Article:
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Lower Ginninderra Creek Riparian Restoration Project

Project Outline (2011-2013)


                 

The Lower Ginninderra Creek Riparian Restoration Project (LGCRRP) is cross border collaboration between The Ginninderra Catchment Group (GCG), Greening Australia (GA), Regional Landcare Groups, Upper Murrumbidgee Catchment Coordinating Committee (UMCCC),  Conservation Volunteers Australia, National Green Job Skills (NGJS) and the Yass Valley Council. The Federal and ACT Governments have provided funding for the project through the Department of Fisheries and Forestry (DAFF) and the ACT NRM Council.
 
Initially developed by GCG and GA to address dense woody weed infestation along the NSW section of Ginninderra Creek the project was expanded as a result of funding provided by the ACT NRM Council, the project now consists of two key area projects:
 
Lower Ginninderra Creek ACT 
This section runs from the Lake Ginninderra spillway downstream to the end of the suburb of Dunlop and includes over 7 km of creek.
 
Works began in this section in September 2011 and involved small teams using cut and daub control techniques to target invasive woody weeds impacting on the riparian zone. Species targeted included Willows, Privet, Box Elder and Poplar suckers. In the first three months of the project more than 45 truck loads of woody weeds were removed. All debris was removed to prevent damage to infrastructure downstream during flooding events.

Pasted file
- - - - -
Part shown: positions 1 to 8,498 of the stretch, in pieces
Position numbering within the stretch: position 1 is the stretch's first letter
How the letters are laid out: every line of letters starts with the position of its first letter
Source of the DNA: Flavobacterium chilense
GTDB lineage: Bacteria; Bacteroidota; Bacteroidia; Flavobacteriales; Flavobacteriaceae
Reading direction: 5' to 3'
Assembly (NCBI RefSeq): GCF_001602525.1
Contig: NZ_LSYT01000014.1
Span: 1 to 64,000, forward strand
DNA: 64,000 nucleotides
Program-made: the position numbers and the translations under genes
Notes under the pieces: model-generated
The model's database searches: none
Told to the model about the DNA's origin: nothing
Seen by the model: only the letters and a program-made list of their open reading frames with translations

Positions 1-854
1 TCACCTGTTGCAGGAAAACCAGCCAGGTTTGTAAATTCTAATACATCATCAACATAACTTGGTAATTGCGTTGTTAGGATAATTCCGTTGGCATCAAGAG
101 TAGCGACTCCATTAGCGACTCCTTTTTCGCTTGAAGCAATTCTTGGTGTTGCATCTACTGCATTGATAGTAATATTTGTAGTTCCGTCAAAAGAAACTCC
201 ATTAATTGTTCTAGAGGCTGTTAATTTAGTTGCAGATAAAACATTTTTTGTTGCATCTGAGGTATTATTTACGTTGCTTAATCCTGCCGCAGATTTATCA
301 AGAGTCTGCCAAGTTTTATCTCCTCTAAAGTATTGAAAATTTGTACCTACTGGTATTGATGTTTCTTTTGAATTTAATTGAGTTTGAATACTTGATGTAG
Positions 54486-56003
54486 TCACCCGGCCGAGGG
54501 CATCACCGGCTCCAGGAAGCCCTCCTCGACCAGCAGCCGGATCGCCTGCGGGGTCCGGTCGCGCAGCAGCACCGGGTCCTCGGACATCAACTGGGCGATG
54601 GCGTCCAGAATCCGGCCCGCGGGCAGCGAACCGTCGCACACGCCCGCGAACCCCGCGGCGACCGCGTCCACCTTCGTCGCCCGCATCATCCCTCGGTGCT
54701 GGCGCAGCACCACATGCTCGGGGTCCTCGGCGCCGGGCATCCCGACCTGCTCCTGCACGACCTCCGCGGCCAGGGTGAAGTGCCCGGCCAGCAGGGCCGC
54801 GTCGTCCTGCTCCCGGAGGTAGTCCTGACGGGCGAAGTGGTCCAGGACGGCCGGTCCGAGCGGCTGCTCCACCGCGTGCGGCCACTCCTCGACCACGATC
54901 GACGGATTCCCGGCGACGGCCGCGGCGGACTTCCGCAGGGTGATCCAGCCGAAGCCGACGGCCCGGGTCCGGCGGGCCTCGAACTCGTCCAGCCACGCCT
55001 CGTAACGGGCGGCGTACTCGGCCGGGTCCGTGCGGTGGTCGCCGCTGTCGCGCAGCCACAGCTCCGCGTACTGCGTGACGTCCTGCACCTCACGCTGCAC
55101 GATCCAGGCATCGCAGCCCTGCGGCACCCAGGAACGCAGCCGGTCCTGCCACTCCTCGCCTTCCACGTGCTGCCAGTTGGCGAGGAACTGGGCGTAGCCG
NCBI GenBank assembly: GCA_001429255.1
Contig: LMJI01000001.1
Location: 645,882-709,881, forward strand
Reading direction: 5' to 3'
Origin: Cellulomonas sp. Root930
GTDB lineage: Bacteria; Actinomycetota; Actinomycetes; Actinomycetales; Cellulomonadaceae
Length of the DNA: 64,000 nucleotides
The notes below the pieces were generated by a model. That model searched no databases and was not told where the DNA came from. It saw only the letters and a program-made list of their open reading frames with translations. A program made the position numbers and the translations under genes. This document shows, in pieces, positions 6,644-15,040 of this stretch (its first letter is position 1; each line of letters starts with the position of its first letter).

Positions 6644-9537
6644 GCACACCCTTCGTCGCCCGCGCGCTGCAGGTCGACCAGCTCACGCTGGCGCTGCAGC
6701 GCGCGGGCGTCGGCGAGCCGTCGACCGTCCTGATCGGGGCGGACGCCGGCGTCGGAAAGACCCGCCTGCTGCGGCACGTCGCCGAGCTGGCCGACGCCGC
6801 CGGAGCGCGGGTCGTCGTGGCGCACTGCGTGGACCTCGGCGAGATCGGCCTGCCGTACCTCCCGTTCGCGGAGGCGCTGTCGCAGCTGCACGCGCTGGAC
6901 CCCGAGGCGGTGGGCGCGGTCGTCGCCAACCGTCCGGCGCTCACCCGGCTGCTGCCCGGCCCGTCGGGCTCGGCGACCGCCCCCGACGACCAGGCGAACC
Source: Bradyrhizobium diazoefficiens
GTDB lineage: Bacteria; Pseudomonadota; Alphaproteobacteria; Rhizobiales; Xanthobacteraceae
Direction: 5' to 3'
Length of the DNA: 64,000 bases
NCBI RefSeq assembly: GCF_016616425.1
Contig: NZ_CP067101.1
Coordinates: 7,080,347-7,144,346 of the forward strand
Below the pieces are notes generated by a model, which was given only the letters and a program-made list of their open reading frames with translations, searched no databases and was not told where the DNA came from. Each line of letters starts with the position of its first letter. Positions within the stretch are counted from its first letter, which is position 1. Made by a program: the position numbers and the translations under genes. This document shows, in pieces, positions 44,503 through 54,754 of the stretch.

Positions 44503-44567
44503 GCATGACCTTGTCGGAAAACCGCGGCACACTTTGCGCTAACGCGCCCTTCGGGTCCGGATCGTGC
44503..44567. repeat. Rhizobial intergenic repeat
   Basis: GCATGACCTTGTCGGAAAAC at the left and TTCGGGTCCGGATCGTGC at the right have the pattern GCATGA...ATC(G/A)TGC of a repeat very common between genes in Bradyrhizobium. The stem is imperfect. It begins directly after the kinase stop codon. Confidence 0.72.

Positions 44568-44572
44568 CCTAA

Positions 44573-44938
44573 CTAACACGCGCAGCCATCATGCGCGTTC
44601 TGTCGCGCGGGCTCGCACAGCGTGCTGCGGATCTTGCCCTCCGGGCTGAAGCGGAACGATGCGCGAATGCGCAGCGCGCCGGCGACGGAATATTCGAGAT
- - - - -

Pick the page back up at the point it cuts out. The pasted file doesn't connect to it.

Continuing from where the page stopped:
The project has involved over 50 volunteers from the Macgregor, Umbagong and North Belconnen Landcare groups, CVA and NGJS. This project has at times been a very physically draining experience but all involved have worked extremely hard and achieved fantastic results so far. 
 
Stage 2 of the project will see planting of grasses and shrubs in selected areas of the creek to provide habitat refuges along the creek corridor.  Using cut and daub to control the woody weeds minimises disturbance, nominal use of heavy vehicles and leaving the root system of removed trees in situ reduces the risk of erosion along stream banks.  One other key structural advantage that the lower Ginninderra Creek has in its favour is that there is very strong grass and reed growth and whilst much of the grasses in particular are not native they are protecting the creek banks and flood plain areas from serious erosion during flood events. During high flow events grasses flatten out and do not impede the flow, unlike the thick patches of poplar suckers which create blockage points and divert fast flowing water creating scouring along creek banks.